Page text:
Our TV broke. So I canceled the cable. Here’s how it’s been going around here.
Day 1: I caught the kids trying to watch cartoons around the giant black hole in the middle of the screen. They were watching the edges of the show!
Hmmm. Maybe we are too addicted to TV. Maybe no TV will be good for us.
Day 2: I canceled the cable. Why pay for it? It makes me sad because we have two episodes of Game of Thrones yet to watch. Hubs started reading the book tonight.
Day 3: We were out of the house, mostly, so I didn’t notice no TV so much. However, I was out at night and when I got home, the kitchen chores were done. Usually, I get home and the TV is on, hubs is watching, the kids haven’t finished because Dad is distracted and/or they are watching too.
Day 4: Husband was sick, and I know he just wanted to veg in front of the TV. Hard to read when you are doped up on cold medicine and have a headache. He settled for facebooking from his phone and we went to bed early.
Day 5: Saturday. Normally I sleep really late and the kids usually watch a movie or something. Husband usually works on Saturdays- he works hard, 10-12 hours a day, 6 days a week.
Today, the kids all played together all morning. Loudly. No sleeping in.
They are playing Minecraft in real life, because they can’t get on the computer. I’ll take it, but I wish they weren’t so darn noisy.
Day 6: Husband’s first day off since the TV got broken. Guess what we went and bought? We got a new Smart TV that comes prewired for Hulu and Amazon Prime. It also picks up digital channels, so we get several stations sans antenna or cable. And, it comes linked to Twitter, Facebook, and Yahoo! Although, really, do I need social media to follow me to my TV set?
Ironically, the new TV is bigger than the old one. Still no computer or Kindle Fire for the kids.
Day 7: Memorial Day. We discovered we get a few digital channels- PBS, the local news. There’s nothing on. (Funny, we said that so often when paying out the wazoo for cable, too!) Finally figured out how to get Amazon Prime Instant Videos to work.
The new TV makes shows look weird. It has motion blur and is 120 Hz, which makes it look like live acting, or like soap operas. Watching the latest Star Trek on BluRay on this TV was amazing, but watching the original Star Trek series was just…odd. Also, HD is not kind to Flo on the Progressive commercials. Not kind at all.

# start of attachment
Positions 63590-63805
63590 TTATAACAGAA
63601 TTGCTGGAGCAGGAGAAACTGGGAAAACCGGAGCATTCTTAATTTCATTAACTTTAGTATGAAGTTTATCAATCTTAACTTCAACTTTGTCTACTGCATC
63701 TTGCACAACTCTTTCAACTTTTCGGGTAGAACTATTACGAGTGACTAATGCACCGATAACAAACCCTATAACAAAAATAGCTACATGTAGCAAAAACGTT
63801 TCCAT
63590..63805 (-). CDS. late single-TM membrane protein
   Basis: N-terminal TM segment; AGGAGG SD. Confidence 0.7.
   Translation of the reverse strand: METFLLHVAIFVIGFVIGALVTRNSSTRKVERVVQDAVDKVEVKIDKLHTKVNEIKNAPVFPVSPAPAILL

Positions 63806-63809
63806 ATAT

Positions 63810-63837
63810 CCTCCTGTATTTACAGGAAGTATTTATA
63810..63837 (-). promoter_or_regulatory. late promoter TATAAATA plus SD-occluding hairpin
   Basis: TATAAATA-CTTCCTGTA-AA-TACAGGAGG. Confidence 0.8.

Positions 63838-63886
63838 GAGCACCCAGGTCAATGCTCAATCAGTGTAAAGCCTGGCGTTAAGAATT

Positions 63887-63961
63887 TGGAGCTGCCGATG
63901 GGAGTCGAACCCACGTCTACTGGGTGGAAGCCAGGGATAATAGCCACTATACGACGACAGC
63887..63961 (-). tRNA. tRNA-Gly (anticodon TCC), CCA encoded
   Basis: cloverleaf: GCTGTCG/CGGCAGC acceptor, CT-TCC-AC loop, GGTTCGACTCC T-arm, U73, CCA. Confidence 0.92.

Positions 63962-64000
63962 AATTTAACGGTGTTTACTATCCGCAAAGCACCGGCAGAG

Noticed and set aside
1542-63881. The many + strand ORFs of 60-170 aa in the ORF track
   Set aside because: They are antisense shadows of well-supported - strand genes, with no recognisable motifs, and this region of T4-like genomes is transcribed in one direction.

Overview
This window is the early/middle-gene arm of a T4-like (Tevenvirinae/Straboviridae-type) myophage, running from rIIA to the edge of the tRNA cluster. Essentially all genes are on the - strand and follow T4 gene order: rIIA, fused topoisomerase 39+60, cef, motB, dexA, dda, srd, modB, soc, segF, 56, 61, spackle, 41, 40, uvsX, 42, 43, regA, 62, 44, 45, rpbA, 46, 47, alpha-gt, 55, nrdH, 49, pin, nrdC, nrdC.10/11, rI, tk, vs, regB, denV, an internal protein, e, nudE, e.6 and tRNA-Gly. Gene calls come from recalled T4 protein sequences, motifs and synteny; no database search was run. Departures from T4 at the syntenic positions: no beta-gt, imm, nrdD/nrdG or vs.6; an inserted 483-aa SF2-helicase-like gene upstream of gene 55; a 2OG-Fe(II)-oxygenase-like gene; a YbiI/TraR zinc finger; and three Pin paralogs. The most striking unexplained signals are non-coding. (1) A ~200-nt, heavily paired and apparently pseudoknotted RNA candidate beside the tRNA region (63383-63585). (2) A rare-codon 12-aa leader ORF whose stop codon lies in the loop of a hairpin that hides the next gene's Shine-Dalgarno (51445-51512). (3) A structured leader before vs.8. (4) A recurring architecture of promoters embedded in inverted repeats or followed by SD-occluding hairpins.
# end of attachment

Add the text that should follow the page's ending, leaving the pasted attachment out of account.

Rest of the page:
Day 8: Kids watched a marathon of Malcolm in the Middle on Amazon while I was running around doing errands. Exactly what I didn’t want. It’s too easy to click to watch next episode when you have the full season available.
Hmmm. I like having the TV available for movies and whatnot, but at the same time it’s a curse. It’s too easy to slip back into our TV centric ways.
I may have shot myself in the foot on this. I ordered Husband The Lord of the Rings, Extended Edition on Blu-Ray as a birthday gift.
Day 9: Replacement Kindle arrived, and kids immediately began fighting over it. Had to lay down the law. New rule: Kindle turns are a privilege. First kid to get their school work done gets one. Child who is the kindest to others gets one. You can earn one by doing chores that aren’t part of the normal line up.
The daughter who had trouble getting her chores done if the TV was on now is having trouble getting her chores done because she’s reading a book.
Day 10: Found some cool YouTubes to show the kids, and as they were all fighting to crowd around my laptop, I realized that our new TV has a hot button just for YouTube. That will be nice.
(FWIW, we watched 10 Horrible Deep Sea Creatures, followed by Science channel videos on Goblin Sharks. We’re making our own shark week.)
Now I need to face the hard issues. TV isn’t bad or good- it’s a tool. Certainly mindless viewing isn’t helpful, but a lot of our family bonding and, yes, shared family culture comes from TV and videos. Sitting around and laughing at stupid Swedish Chef videos on YouTube, in my opinion, actually does bring us just a little closer.
Meanwhile, no one gets to watch anything until their bedrooms are cleaned- and at the rate they are going we might never watch TV or videos again.